Rustlers wreak havoc in Beitbridge

However, livestock-inspired wealth creation and distribution pathways should be monitored in such a way that a heifer can be tracked from its original home, to the new owner, its off springs, how some of its off springs go on to be used as payment for bride price and how many calves are produced along the way as well as many other factors

VILLAGERS from Mapayi and Dumba areas on the outskirts of Beitbridge have this year lost 39 cattle and 150 goats to cross-border livestock rustlers who are believed to be slaughtering and selling carcasses in Musina on the South African side of Beitbridge Border Post.


Of the 39 beasts, 16 were slaughtered a fortnight ago just a few kilometres inside South Africa where villagers claimed to have recovered carcasses of their missing animals.

The villagers said the cattle were driven across the Limpopo River through a police and army post near the disused Panda Mine in Beitbridge East.

Officer commanding Beitbridge Police District Chief Superintendent Francis Phiri said he did not have the number of the stolen cattle.

“I can’t give you figures the villagers reported off hand, but our province should assist you,” he said.

Matabeleland South police spokesman Chief Inspector Philisani Ndebele also said he was not sure of the figures.

“I might have to check again with Beitbridge and come back to you. I do not have correct figures now,” he said.

The villagers who spoke on condition of anonymity said they held a meeting with police on the matter last Tuesday immediately after the theft of 16 head of cattle.

“We have no pastures, so our cattle go to the (Limpopo) River to feed and that is where they are rustled into South Africa with ready markets in Musina,” said one of the villagers.

“Just this other week we lost 16 cattle in a single incident and we need help. Police seem to be looking the other way.”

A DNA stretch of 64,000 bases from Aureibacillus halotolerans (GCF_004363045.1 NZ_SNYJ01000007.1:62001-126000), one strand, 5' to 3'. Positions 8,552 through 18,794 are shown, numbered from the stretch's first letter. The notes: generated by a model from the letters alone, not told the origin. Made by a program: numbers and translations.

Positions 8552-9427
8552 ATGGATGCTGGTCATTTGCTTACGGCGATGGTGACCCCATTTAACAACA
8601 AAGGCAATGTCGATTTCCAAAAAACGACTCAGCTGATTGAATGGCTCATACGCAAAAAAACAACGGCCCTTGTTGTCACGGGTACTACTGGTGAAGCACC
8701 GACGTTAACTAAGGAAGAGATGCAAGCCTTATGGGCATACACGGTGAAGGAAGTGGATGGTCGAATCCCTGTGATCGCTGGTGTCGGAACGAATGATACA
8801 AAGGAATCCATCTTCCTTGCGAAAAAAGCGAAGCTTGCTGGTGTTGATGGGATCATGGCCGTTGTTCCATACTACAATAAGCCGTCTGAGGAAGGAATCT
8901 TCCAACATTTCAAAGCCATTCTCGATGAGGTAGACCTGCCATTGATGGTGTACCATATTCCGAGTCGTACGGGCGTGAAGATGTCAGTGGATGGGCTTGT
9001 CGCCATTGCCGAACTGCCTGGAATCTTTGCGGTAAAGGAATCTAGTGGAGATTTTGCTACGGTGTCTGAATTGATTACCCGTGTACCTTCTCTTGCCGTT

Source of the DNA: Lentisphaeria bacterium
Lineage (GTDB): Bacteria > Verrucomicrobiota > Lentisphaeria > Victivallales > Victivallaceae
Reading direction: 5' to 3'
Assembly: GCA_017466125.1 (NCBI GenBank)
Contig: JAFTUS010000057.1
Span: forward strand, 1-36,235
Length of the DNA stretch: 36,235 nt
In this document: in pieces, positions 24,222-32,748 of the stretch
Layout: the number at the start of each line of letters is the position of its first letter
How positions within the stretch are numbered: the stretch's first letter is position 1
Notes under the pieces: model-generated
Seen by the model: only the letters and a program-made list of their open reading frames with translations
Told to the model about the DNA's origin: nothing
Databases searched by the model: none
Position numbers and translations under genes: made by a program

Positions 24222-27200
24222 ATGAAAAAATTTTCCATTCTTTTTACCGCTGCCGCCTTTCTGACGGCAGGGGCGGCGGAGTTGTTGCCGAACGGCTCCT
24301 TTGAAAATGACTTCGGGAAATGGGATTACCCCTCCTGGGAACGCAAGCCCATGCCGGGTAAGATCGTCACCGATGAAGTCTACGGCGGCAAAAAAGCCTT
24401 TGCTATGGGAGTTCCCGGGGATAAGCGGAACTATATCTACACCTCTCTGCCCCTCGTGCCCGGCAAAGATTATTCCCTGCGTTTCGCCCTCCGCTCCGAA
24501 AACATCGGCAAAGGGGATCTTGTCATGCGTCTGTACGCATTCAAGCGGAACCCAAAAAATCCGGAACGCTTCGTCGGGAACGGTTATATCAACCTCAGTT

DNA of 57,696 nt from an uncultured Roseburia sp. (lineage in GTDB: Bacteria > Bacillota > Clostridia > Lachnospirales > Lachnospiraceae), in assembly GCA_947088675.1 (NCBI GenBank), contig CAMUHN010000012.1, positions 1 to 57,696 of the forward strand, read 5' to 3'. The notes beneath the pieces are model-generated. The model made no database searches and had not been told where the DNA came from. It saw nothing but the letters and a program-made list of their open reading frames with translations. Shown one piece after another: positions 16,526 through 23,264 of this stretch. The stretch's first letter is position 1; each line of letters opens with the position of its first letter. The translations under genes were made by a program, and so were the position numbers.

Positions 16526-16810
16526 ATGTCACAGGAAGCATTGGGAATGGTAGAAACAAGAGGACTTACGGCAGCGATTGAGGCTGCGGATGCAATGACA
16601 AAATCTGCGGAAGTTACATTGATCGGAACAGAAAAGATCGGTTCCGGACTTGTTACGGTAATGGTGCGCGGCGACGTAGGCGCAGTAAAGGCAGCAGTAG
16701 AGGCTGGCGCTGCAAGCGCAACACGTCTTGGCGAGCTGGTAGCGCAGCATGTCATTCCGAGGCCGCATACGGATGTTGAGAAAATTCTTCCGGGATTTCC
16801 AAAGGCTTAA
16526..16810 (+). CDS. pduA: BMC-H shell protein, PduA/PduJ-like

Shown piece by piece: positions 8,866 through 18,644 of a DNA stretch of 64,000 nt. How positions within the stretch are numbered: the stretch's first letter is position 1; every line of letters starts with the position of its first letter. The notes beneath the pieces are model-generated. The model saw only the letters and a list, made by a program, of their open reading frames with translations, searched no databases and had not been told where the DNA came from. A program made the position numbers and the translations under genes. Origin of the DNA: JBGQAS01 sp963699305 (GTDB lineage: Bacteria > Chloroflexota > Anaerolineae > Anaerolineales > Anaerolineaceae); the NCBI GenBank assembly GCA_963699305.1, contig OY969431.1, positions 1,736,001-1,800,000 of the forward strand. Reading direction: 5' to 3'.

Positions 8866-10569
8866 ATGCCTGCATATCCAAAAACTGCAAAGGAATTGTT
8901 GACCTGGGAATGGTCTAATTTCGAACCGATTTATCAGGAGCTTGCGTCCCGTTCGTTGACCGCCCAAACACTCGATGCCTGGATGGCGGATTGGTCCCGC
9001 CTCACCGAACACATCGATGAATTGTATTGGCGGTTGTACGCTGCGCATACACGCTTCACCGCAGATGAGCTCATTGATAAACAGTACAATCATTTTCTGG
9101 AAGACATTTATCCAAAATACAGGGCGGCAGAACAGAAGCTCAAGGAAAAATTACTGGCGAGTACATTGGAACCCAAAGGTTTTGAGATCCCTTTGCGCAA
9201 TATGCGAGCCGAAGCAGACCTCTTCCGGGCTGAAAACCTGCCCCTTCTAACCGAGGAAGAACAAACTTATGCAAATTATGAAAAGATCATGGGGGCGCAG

Another villager said at the meeting with police they openly told them that their colleagues were “dining with thieves”.

“We asked the police who came here for a meeting how many arrests officers that are deployed here have made, but they don’t even have one. So what are they here for?”

Police have up to eight bases along the border with South Africa and these are located along high-smuggling zones.

Villagers accused security agents of receiving bribes from smugglers.

“What will stop them from facilitating the smuggling of our cattle if they facilitate the smuggling of cars? We will take the law into our hands along and deal with these rustlers,” another villager said.

The Southern Eye has it on good authority that villagers reported their cattle thefts under case numbers RRB 20/05/18, RRB 20/06/18 and RRB 52/08/18 where 16 beasts were reported stolen.

At a recent meeting to resume joint co-operation between the Zimbabwe Republic Police and South African Police Service (Saps) held last week, Saps confirmed intercepting a number of carcasses suspected to be of stolen cattle.

Sources who attended the meeting said a Musina policeman identified only as Warrant Officer Maboyi who is in the livestock unit confirmed that Saps had recovered the meat in Musina.

Numerous sprouting food outlets in Nancefield and industrial areas of Musina had increased the demand for cheap meat, encouraging the new wave of livestock thefts.

Last year Saps cracked a cross-border livestock rustling syndicate during an operation launched against violation of Animals Protection and Meat Safety Act of South Africa.

In that raid the police recovered three refrigerator loads of beef and goat meat believed to be from animals stolen from Zimbabwe.